But neither ring-fencing, as proposed by the UK’s Independent Commission on Banking last year, or full separation, which happened in the US in the 1930s under the Glass-Steagall Act, will meet their objectives unless risk management – and the cultural tone that enables it – are improved.
Attempts to improve risk management and internal control are evident. Since the financial crisis five years ago, the recruitment market for risk management and compliance staff has been relatively buoyant. But is it enough simply to create a bigger risk and control capability, or does the philosophy behind the management of risk need to be questioned?
The results of a recent survey reported in the Financial Times suggest that risk management in the largest banks and insurance firms is at least 20 years behind that of their peers in the aviation industry. Its conclusions are based on the reactions of those banks and insurers to scandals including Libor-fixing, money-laundering and IT failures. According to the study, their response was to install more “box-ticking” processes and ways to link staff bonuses to risk performance. While this is acknowledged to be a natural move, the survey’s authors contend that it is immature response, which encourages non-reporting by managers. It means that assurance functions and, ultimately, boards and risk and audit committees, are unlikely to know much about what’s actually happening.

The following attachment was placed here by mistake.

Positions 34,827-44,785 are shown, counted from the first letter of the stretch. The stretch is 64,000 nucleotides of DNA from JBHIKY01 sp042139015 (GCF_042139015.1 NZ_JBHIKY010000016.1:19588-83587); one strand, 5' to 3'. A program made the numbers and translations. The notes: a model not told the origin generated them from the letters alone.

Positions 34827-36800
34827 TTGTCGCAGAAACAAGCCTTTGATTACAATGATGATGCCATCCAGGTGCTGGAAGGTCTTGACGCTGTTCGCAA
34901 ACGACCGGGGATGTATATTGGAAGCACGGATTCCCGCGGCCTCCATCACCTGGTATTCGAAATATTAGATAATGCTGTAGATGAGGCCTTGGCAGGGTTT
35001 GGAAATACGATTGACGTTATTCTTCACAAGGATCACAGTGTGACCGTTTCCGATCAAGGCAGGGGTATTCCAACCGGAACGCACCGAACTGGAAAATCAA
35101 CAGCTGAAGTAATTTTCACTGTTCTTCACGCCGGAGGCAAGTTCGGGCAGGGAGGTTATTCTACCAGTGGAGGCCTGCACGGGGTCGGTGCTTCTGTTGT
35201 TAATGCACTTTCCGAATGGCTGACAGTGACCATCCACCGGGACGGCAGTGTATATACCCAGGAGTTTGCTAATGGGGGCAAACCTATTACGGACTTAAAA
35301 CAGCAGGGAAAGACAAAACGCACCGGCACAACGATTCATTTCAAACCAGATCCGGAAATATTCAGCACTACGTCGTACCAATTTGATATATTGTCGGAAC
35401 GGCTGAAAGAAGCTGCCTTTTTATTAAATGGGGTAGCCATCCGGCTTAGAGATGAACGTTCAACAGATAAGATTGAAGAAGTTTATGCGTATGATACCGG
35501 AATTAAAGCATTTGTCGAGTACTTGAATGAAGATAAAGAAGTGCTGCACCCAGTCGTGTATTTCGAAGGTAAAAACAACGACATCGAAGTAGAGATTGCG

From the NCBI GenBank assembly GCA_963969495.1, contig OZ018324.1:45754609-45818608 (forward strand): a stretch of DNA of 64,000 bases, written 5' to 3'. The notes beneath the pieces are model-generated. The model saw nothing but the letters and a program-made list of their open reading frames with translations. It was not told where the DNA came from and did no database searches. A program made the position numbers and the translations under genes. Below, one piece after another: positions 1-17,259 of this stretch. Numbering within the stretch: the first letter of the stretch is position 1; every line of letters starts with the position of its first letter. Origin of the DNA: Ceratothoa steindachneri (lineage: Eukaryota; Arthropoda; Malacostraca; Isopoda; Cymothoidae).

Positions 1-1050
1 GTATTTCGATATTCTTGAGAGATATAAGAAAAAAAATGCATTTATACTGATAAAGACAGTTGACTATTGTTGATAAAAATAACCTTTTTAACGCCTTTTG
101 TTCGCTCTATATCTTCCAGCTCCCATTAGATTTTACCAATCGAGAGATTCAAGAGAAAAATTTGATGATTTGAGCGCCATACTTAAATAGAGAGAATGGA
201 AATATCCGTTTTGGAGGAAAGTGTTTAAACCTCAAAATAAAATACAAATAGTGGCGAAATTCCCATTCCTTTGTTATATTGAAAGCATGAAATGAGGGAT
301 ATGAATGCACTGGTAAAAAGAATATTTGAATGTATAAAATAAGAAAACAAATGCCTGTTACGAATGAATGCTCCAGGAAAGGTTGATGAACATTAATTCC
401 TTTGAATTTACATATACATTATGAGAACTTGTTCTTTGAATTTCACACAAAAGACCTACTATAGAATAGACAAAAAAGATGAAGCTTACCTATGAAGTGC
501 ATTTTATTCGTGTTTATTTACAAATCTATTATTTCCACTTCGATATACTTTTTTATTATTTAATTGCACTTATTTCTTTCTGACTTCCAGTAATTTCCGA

The message here is that how the process is managed is as important as the process itself. And the “how” reflects the prevailing culture.
The causes of most incidents making the front pages are fundamentally cultural. Internal auditors in the financial sector can help boards to become more proactive in creating the right risk management culture. In future, their role must enable them not only to evaluate the quality and scope of controls through their work with managers, but also to encourage continuous improvement in how risk is perceived and managed from the top down through their engagement with boards. They must also maintain the regulators’ confidence through an effective dialogue. Internal audit needs to strike the right balance in its relationships with this tripartite group of stakeholders in order to gain enough influence to ensure that risk is managed appropriately over the long term.
So, whatever partitions are put in place to recognise the very different appetites for risk in retail and investment banking, internal audit is key to their success in creating and maintaining the right attitude to risk and rebuilding trust in the industry.
Ian Peters, CEO at the IIA.